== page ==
Be Here Now: 4 of 5

Eventually we find an unused interrogation room. I sit in one of the chairs while Ed paces about.

"I don't mind telling you, Sam, this is getting seriously scary," says Ed to me. That was the last thing I needed to hear. Pretty much everything Ed has ever done - the hoop wormhole, the messages woven into the fabric of reality, the switch - has scared me to a greater or lesser extent. But Ed has never been the least bit fazed by his experiments. He always comes up smiling. Until today I kinda thought that was because he was slightly insane.

But Ed is scared too. Ed, destroyer of galaxies, creator of microscopic universes.

"Why?" I ask, against my better judgement.

"The first thing I want to know is why we travelled back in time in the first place. What happens in our future which is so bad that we are willing to leave behind everyone we hold dear and become time travellers? A lot can happen in four hundred and fifty billion iterations of the same two days. Heck, I bet at least a few dozen of us have broken our legs stepping out of the time machine, just by chance. But if the very first Ed and Sam were anything like us, it's possible that what happened to them could happen again, to us. We don't even know how far into the future the first Ed and Sam came back from - it could be a day or a year or a hundred. Is a nuclear war on the cards, or something worse?

"The second thing that worries me is the extent to which our past selves could be lying to us. Even discounting the distortion that even the most carefully-reproduced truths will experience after being copied a half-trillion times, when we look at ourselves, how trustworthy do we seem? Do you think it's likely that at some point in however many iterations, Ed and Sam impulsively decided to spin a web of lies to the next Ed and Sam, chose a number at random, stuck it on a disk and forwarded it to them? And that could have happened a million iterations back. The lie could have been forwarded so many times that neither us nor Ed-A and Sam-A nor the Ed and Sam preceding them even had an inkling of the real truth."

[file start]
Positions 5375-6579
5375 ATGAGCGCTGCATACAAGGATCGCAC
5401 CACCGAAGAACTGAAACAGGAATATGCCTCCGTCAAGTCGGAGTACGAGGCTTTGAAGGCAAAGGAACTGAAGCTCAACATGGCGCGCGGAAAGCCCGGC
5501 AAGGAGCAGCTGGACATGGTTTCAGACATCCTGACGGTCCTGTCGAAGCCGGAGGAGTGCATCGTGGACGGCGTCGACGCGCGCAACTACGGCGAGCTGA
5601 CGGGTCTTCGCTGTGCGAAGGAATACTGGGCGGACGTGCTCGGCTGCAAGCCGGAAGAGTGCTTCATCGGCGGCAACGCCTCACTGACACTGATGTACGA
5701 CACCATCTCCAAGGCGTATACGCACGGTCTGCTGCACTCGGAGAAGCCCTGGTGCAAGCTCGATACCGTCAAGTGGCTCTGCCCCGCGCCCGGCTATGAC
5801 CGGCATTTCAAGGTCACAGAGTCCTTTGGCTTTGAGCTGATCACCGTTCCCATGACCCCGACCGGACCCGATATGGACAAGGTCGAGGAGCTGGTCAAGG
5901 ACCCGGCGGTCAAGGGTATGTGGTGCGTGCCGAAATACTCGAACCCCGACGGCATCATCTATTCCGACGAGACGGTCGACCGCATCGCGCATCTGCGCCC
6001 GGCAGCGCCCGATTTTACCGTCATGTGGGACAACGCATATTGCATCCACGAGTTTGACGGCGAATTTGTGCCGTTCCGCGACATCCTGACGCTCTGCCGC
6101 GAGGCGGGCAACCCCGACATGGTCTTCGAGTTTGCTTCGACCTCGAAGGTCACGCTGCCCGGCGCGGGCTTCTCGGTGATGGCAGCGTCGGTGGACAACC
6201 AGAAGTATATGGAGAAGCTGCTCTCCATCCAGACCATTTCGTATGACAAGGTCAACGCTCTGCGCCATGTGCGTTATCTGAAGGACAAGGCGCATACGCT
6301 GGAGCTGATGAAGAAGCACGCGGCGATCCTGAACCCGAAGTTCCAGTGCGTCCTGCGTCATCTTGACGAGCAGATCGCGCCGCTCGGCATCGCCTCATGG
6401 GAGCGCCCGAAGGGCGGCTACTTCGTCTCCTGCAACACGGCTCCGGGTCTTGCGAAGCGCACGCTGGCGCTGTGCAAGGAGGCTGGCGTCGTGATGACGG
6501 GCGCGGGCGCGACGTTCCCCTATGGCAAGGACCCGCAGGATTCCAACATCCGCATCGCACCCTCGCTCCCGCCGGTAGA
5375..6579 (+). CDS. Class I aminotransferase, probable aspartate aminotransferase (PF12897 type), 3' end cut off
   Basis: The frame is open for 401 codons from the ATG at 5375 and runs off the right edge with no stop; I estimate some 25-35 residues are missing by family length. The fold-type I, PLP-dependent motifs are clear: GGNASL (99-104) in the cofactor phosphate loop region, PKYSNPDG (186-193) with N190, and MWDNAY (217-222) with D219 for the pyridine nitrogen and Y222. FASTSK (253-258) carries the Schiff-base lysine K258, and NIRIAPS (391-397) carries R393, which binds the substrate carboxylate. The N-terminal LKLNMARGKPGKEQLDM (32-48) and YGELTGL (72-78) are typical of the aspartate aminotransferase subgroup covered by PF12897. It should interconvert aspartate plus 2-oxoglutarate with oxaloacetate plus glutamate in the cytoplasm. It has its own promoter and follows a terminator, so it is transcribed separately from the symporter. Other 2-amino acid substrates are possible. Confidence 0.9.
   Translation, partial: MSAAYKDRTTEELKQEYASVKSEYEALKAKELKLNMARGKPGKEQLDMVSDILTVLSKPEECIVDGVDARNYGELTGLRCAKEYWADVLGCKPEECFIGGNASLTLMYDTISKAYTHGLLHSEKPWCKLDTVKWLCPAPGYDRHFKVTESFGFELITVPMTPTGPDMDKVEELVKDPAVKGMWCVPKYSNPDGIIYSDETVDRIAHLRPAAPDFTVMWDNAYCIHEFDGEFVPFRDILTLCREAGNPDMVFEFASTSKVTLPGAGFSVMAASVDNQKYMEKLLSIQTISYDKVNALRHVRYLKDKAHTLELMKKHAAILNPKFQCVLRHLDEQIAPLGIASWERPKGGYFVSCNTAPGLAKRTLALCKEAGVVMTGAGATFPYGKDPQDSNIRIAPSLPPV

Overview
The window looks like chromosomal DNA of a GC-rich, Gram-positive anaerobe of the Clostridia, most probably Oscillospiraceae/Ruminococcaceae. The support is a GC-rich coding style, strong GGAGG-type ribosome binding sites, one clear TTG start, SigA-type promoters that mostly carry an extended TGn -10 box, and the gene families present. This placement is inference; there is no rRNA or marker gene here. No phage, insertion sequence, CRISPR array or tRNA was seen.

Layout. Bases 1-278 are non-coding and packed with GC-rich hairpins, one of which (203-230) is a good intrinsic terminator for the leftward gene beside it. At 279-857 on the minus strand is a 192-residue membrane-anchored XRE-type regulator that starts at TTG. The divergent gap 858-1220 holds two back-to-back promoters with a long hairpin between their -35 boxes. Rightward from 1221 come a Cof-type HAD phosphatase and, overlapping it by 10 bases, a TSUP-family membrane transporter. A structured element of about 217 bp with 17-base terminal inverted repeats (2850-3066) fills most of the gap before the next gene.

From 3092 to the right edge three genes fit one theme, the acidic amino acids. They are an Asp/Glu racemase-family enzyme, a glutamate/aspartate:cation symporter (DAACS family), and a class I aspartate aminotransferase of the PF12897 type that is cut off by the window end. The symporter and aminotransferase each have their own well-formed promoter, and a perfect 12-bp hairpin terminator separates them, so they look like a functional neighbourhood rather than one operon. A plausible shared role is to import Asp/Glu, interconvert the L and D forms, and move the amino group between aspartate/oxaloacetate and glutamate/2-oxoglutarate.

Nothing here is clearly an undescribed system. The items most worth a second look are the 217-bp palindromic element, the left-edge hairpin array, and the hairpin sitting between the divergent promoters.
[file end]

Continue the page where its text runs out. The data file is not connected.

"I wouldn't lie," I volunteer.

"Wouldn't you? Think about chaos theory. The arrival of our alternate selves and the events proceeding on from then can be subtly different in an unimaginable number of ways. Surely it wouldn't be too improbable that the exact circumstances might come about that would persuade us to lie? Even to ourselves?" Ed sees my utterly confused look. "Trust me, it's possible.

"Lastly, I'm not even sure that those two people ARE you and me."

"Oh, come on, now that's just paranoia! What would the Kerrig Facility scientists stand to gain from such deception? They look EXACTLY like us. Their clothes are exact duplicates of ours even down to the little rips and tears. Their speech and mannerisms are ours, although to be honest I didn't think my voice sounded that silly, and they know everything we know - you saw the DNA test results."

"Come on, Sam, I know how to clone people! They could have ripped the cloning technology right from my own computer! And you of all people know how much of a threat to society I am; the odds of me flipping out, deciding to conquer the planet and actually pulling it off are much too risky. Putting me away for good, by means of vaporizing me in that disintegrator-cum-'time machine', would be good for world safety. No, we need some way to be certain."

"Well, how about the time travel passwords?"

Ed claps his hands together. "Brilliant! I should have thought of that!" He rushes to the door and opens it--

Standing outside are Sam-A and Ed-A. "Your time travel password is the phrase 'Laser Squid Nemesis,' says Sam-A to me.